Facebook helped the FBI take down an international crime ring that used a botnet to infect 11 million computers and steal more than $850 million, one of the largest cybercrime hauls in history.
The FBI announced today that with the social-networking giant's assistance, it had arrested 10 people from countries around the world who it said used the Yahos malware and Butterfly botnet to steal victims' credit card, bank account, and personal information.
"Facebook's security team provided assistance to law enforcement throughout the investigation by helping to identify the root cause, the perpetrators, and those affected by … Read more
See also the follow-up story: Leahy scuttles his warrantless e-mail surveillance bill
A Senate proposal touted as protecting Americans' e-mail privacy has been quietly rewritten, giving government agencies more surveillance power than they possess under current law, CNET has learned.
Patrick Leahy, the influential Democratic chairman of the Senate Judiciary Committee, has dramatically reshaped his legislation in response to law enforcement concerns, according to three individuals who have been negotiating with Leahy's staff over the changes. A vote on his bill, which now authorizes warrantless access to Americans' e-mail, is scheduled for next week.
Leahy's rewritten bill would … Read more
If former CIA Director David Petraeus had secretly stashed love letters he exchanged with his paramour at home under his mattress, he might have actually done a better job of protecting his privacy.
Blame federal law for this counterintuitive result. Because it's so easy to dash off an e-mail -- or edit a Gmail draft -- you might think electronic correspondence should receive far greater legal protections and be more difficult for the FBI to read.
Not quite. Because of the way a key federal privacy law was worded in 1986, back in the pre-Internet days of analog modems, … Read more
The most controversial technology topics in President Obama's second term are likely to be two political flashpoints: piracy and privacy.
When Internet activists allied with an hastily assembled coalition of Silicon Valley companies blocked votes on a pair of Hollywood-backed copyright bills early this year, they didn't end efforts to slap stiffer anti-piracy sanctions on the Internet. They merely postponed the fight.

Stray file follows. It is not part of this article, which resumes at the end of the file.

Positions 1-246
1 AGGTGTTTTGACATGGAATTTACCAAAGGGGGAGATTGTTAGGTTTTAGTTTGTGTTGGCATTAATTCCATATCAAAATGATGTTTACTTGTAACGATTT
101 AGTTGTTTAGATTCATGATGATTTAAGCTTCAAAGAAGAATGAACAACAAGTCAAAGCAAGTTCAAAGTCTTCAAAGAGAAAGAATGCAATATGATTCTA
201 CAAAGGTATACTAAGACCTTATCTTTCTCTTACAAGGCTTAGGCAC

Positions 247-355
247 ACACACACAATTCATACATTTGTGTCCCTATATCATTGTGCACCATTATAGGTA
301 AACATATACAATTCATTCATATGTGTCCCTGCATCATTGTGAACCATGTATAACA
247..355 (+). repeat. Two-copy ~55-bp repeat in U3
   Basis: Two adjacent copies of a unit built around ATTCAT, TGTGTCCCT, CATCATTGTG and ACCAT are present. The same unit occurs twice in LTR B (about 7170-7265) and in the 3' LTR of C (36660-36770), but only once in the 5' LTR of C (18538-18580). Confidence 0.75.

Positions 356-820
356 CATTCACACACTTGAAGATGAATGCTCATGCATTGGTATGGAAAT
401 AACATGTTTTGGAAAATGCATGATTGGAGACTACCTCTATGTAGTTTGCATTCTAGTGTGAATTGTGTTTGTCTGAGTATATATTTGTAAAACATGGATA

The Stop Online Piracy Act and the Protect IP Act are dead, of course. Those names have become radioactive on Capitol Hill, thanks to a broad public outcry that involved millions of Internet users and actually … Read more
The FBI has tried to bolster its case for expanded Internet surveillance powers by gathering finger-pointing examples of how communications companies have stymied government agencies, CNET has learned.
An internal Homeland Security report shows that a working group convened by an FBI office in Chantilly, Va. requested details about "investigations have been negatively impacted" by companies' delays, partial compliance, or inability to comply with police surveillance requests.
One of the claims in that report: A police arm of Homeland Security's Immigration and Customs Enforcement, which conducts investigations into immigration, drug, computer, and copyright crimes, reported that no-contract … Read more
A federal judge has rejected the FBI's attempts to withhold information about its efforts to require Internet companies to build in backdoors for government surveillance.
CNET has learned that U.S. District Judge Richard Seeborg ruled on Tuesday that the government did not adequately respond to a Freedom of Information Act request from the Electronic Frontier Foundation.
Seeborg, in San Francisco, ordered (PDF) a "further review of the materials previously withheld" in the lawsuit, which seeks details about what the FBI has dubbed "Going Dark" -- the bureau's ongoing effort to force companies including … Read more
The Motion Picture Association of America told a federal judge in Virginia today that any decision to allow users of the embattled file locker to access their own files risks "compound[ing] the massive infringing conduct already at issue in this criminal litigation" unless proper safeguards are taken to prevent the further dissemination of illegally copied material. (See the MPAA's brief embedded below.)
MegaUpload's servers with approximately 25 petabytes of data are currently unplugged, offline, and in storage at Dulles, Va.-based Carpathia Hosting.
When an FBI raid took down MegaUpload's U.S.-based servers … Read more
According to a court document found by Mashable, an FBI source used Facebook to communicate with Quazi Mohammad Rezwanul Ahsan Nafis, a 21-year-old Bangladeshi citizen in the U.S. on a student visa. Those interactions helped lead to his arrest Wednesday as Nafis tried to detonate a fake car bomb near the New York Federal Reserve. Nafis is believed to have connections with Al-Qaeda.
After making initial contact with Nafis, the … Read more
As mobile malware increases at break-neck speed, the U.S. government wants to be sure users are aware of its dangers. The Internet Crime Complaint Center (IC3), which is a government task force that includes the FBI, issued a mobile malware warning on Friday.
"The IC3 has been made aware of various malware attacking Android operating systems for mobile devices," the warning said. "Some of the latest known versions of this type of malware are Loozfon and FinFisher."
The IC3 said that Loozfon lures its victims by sending them e-mails with links promising "a profitable … Read more